We know how important research is to business, whether it's research on the market, the industry, customers, technology, or services. And research is equally as important to us—we base our business on innovative, forward-thinking ideas established in research. Education and knowledge benefit us all, so we're sharing that research with you. We invite you to download a Mzinga white paper.
Moderating Your Online Community
Businesses around the world are using social media and online communities to better engage and interact with their customers, prospects, fans, partners, and even employees. These online conversations can take many forms and the business benefits are virtually limitless—from improved market research and brand visibility to better customer and employee satisfaction. But one thing is for certain: To reduce your privacy and brand liability risks and ensure success, you need to cultivate, monitor, and manage these social interactions.
Interactive and social media sites have become integral to the online presence of more and more organizations as they work to keep their various constituents engaged with them and each other. Ultimately, the organizations and communities that meet with success are those that have invested in planning and executing a community strategy plan—including moderation as a core component. Moderation may sound more like a luxury than a necessity, but the bottom line is that you need to protect your brand identity and your image.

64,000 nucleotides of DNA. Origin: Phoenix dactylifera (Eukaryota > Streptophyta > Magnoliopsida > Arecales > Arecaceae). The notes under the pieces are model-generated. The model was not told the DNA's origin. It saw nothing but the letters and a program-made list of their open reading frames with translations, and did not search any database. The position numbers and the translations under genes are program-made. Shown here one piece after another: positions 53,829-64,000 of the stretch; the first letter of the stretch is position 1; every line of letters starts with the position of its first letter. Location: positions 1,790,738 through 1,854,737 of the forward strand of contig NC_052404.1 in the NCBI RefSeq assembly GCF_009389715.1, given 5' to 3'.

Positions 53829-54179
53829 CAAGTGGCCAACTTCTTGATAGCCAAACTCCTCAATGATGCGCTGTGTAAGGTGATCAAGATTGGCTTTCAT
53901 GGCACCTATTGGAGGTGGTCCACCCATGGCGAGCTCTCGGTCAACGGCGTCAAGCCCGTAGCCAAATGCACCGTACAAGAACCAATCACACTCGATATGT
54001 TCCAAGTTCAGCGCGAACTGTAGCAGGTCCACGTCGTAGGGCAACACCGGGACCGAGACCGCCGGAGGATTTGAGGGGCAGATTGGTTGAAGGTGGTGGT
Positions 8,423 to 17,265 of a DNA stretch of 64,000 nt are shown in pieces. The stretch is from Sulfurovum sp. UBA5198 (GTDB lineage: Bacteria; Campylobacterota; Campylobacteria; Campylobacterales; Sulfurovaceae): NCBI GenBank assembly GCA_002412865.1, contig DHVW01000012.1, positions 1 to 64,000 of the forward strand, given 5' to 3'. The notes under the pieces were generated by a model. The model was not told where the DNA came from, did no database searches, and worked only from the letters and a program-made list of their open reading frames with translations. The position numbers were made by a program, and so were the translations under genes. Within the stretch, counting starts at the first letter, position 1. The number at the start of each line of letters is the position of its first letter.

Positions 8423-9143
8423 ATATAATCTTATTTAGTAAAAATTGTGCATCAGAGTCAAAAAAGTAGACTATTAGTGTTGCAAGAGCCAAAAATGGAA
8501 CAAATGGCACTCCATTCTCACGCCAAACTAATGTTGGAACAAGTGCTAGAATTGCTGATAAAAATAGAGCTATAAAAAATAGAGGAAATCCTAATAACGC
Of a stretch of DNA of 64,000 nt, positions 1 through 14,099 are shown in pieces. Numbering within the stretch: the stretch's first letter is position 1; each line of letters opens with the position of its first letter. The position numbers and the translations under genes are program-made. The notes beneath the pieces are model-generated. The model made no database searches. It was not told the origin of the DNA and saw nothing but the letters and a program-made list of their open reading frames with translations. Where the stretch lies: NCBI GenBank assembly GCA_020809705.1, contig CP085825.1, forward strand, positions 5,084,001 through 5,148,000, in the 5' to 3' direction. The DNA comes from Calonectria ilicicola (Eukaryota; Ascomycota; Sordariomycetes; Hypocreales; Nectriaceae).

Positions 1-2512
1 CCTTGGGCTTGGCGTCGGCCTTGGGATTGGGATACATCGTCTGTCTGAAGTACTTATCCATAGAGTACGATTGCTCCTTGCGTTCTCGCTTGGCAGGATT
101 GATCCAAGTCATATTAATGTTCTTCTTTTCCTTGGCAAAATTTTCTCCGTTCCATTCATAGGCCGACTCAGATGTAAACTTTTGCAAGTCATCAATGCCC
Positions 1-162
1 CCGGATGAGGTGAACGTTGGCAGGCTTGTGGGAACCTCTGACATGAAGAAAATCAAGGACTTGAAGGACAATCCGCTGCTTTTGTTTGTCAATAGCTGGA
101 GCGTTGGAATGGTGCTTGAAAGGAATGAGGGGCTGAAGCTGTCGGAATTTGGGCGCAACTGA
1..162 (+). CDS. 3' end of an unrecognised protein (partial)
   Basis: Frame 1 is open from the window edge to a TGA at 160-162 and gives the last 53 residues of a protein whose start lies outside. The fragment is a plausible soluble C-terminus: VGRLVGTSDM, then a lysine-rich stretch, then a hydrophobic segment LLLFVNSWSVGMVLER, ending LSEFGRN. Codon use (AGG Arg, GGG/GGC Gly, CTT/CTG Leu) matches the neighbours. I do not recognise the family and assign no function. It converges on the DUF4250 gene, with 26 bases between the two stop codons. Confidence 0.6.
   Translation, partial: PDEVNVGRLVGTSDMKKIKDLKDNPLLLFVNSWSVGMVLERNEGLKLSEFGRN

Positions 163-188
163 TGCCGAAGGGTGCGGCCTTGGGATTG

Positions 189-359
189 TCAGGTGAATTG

In just 15 years, the Web has connected nearly a billion people and changed the world so profoundly that some historians liken the Internet Age to the Renaissance. That's heady stuff for people around the world. But for businesses, the potential of so much individual brainpower linked and amplified by technology is almost unfathomable.
For more than a decade, the world of business information systems has experienced unrelenting and significant change. What has not changed significantly, however, is the nature of human interactions- email, conference calls, and presentations by experts to non-experts are still the dominant means of interaction.
By looking at the real world effects of simulations in these various areas, we can evaluate simulations the same way we would evaluate any business decision: ROI, business impact, and value to the organization.
Many analysts regard simulations as the "killer application" of the eLearning industry, and the delivery model that will push eLearning into the mainstream (Lundy, 2002). Yet, even with all the buzz, there are still companies waiting to jump onto the simulation bandwagon.
There are hundreds of learning management system (LMS) providers, software simulation tools, authoring systems, and virtual classroom tools. Despite this rapid innovation, we're just about to start riding the next waves of the eLearning evolution: social simulation tools and collaboration solutions.